Diabetes Self-Management Blog

Doctors have long known that thoughts and beliefs can have an impact on actual physical outcomes. This is one reason most research studies give a placebo (inactive pill or preparation) to study participants who don’t receive the drug or treatment being tested — simply knowing that they might be receiving treatment tends to improve patients’ conditions. And in the realm of diabetes, it is well established that mental stress and anxiety can have an impact on blood glucose control.

But can expectations about your blood glucose level actually have an impact on it? One Diabetes Flashpoints reader wondered about this and sent us an e-mail. Here is what Rosie P., who is 72 years old and has Type 2 diabetes, wrote:

I have had diabetes for about 10 years now, and it seems to me that perhaps diabetes involves psychological effects. After eating a low-carb or small meal that I think will result in a relatively low blood sugar reading, contrary to my thoughts, I find that I have a high reading! It also works in the other direction: When I do eat a larger portion of food, I think that my blood sugar will be high, but as usual it is the opposite of my thinking. So I am baffled… Perhaps there are some of you out there having the same conflicting thoughts and results?

What do you think? Could Rosie’s expectations of low or high blood sugar levels actually cause the opposite to occur? Or should she look for another explanation for her readings? Have you noticed anything like this? Leave a comment below!

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Comments
  1. Yes, I have had the same surprise of opposite readings. Sometimes it is the food and sometimes the amount. I haven’t figured it out.

    Suzanne

    Posted by Suzanne |
  2. Yes, I have also noticed that the readings are higher after eating a perfect portion and when I eat larger meals then the Blood Glucose is less and in target. I wander why and what should I do about it. Also have a question, Does the # matter after 2 hrs of meal if it is not in target??? I have found that if my readings are higher after eating in about 2 hrs and then when I re-test it again after 1 hr and it is very much control so I want to know if the # is higer after 2 hrs of meal does it damages during that time span or what?? please explain..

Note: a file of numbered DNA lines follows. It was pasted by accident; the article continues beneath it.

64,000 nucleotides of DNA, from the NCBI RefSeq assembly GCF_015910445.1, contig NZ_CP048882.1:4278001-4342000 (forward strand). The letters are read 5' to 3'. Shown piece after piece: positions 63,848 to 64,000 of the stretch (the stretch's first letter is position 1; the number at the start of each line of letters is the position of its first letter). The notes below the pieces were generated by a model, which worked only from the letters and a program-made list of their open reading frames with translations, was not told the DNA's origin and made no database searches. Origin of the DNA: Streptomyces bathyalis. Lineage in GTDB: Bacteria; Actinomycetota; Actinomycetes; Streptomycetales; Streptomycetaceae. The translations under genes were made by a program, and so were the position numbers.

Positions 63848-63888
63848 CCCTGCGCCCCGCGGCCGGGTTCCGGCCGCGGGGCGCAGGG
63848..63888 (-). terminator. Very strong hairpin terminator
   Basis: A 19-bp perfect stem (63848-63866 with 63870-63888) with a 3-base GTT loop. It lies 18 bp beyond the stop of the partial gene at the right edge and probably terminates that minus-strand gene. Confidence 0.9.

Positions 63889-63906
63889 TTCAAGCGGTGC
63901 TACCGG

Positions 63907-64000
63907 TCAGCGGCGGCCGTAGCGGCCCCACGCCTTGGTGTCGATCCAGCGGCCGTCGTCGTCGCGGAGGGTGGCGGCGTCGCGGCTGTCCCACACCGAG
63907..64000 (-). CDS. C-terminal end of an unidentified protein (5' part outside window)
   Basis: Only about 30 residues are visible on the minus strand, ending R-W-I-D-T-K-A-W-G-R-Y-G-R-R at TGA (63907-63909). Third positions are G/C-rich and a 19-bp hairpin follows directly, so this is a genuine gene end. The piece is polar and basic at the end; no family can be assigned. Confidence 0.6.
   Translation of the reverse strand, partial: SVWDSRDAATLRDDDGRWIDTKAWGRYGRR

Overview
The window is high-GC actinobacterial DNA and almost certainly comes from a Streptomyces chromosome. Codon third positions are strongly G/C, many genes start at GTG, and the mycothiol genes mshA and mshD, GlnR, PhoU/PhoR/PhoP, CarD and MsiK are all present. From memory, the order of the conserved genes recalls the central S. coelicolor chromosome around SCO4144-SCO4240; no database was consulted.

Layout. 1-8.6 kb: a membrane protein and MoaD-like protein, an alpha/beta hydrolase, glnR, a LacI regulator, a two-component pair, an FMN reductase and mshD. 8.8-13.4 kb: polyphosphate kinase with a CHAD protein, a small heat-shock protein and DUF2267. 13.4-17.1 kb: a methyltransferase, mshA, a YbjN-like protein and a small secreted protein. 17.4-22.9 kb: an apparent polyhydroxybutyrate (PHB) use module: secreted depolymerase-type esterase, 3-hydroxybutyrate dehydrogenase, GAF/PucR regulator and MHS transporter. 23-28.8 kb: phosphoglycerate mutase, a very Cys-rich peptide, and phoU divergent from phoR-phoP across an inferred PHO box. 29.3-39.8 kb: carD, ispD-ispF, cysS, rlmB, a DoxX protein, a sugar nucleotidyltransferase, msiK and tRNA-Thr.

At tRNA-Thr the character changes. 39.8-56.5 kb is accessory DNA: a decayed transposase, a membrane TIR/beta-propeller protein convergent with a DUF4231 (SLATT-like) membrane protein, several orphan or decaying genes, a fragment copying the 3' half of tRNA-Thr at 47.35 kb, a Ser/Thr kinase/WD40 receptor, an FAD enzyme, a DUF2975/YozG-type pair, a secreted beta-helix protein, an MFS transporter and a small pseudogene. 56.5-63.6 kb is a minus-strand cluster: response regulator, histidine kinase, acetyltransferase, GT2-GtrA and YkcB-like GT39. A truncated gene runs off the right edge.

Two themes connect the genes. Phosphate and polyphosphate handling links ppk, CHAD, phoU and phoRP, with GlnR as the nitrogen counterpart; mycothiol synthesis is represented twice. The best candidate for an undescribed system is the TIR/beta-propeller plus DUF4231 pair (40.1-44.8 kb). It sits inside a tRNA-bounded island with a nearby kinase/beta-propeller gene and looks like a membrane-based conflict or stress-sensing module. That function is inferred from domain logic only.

Mehak.

    Posted by mehaki |
  3. Yes this has happened to me. When I think my level would be low its high, and when I think it will be high its just the opposite. Strange….

    Posted by fosterm |
  4. I have had this situation occur also, but upon further investigation, I determined that the cause was NOT my expectation. For instance, I eat a piece of pizza expecting my blood sugar to rise, but when I check at around 2 hours after eating, I find that my blood sugar is “normal.” What’s going on? Well, when I check at 3.4 to 4 hours after eating, I find my blood sugar has gone up. Why? The fats associated with the pizza delayed the carbohydrates thus my blood sugar didn’t rise until much later. On the other hand, I eat a small salad w/ tsp of dressing, cup of vegetable soup and a small apple and think my blood sugar will be fine. No, it’s up. Why? I ate this lunch as part of a meeting which was very stressful for me plus I was inactive for over 2 hours during this meeting. The lesson I learned is that multiple factors affect my blood sugar level so I need to see the “big picture” rather than focus on one aspect such as food or expectations.

    Posted by AnnieG |
  5. I believe the comment posted by AnnieG has some truth to it. I was diagnosed 18 mos. ago and am having some problems getting my sugar levels on target. I am very active on our farm and with my business, and I am also an author, working on my second book. I believe that stress has a lot to do with the readings. I have a son that is disabled from an injury, that left him paralyzed, and I lost my 41 yr. old sister, from an enlarged heart, this past June, and the diabetes alone is a stressor. I have the same thoughts about the ups and downs of the readings after meals, but I just fight constantly with high readings and maybe the stress of that fact alone is hindering my health. Any advice on stress control?

    Posted by TracieH |
  6. I have had the same response. When I analyze the food I ate and the insulin I took, it usually ends up that I ate more fat or protein than I had thought and my glucose is higher for longer. Sometimes my glucose is lower and then I realize that I took too much insulin and perhaps didn’t count the carbs, fiber, fat, or protein correctly. It is very difficult to account for everything in every bite and sometimes I get discouraged. But, tomorrow is another day.

    Posted by Becky |
  7. I’ve often had unexpected readings. But for me the amount of exercise has a stronger effect than diet. If I get two one-hour brisk walks every day for a week, my glucose level is good even if my diet isn’t perfect.

    Posted by Stephen |

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Flashpoints
Candy-Carrying Crisis (08/20/14)
Processed = Bad? (08/13/14)
Pills vs. Programs (08/06/14)
School Lunch Truce? (07/30/14)

 

 

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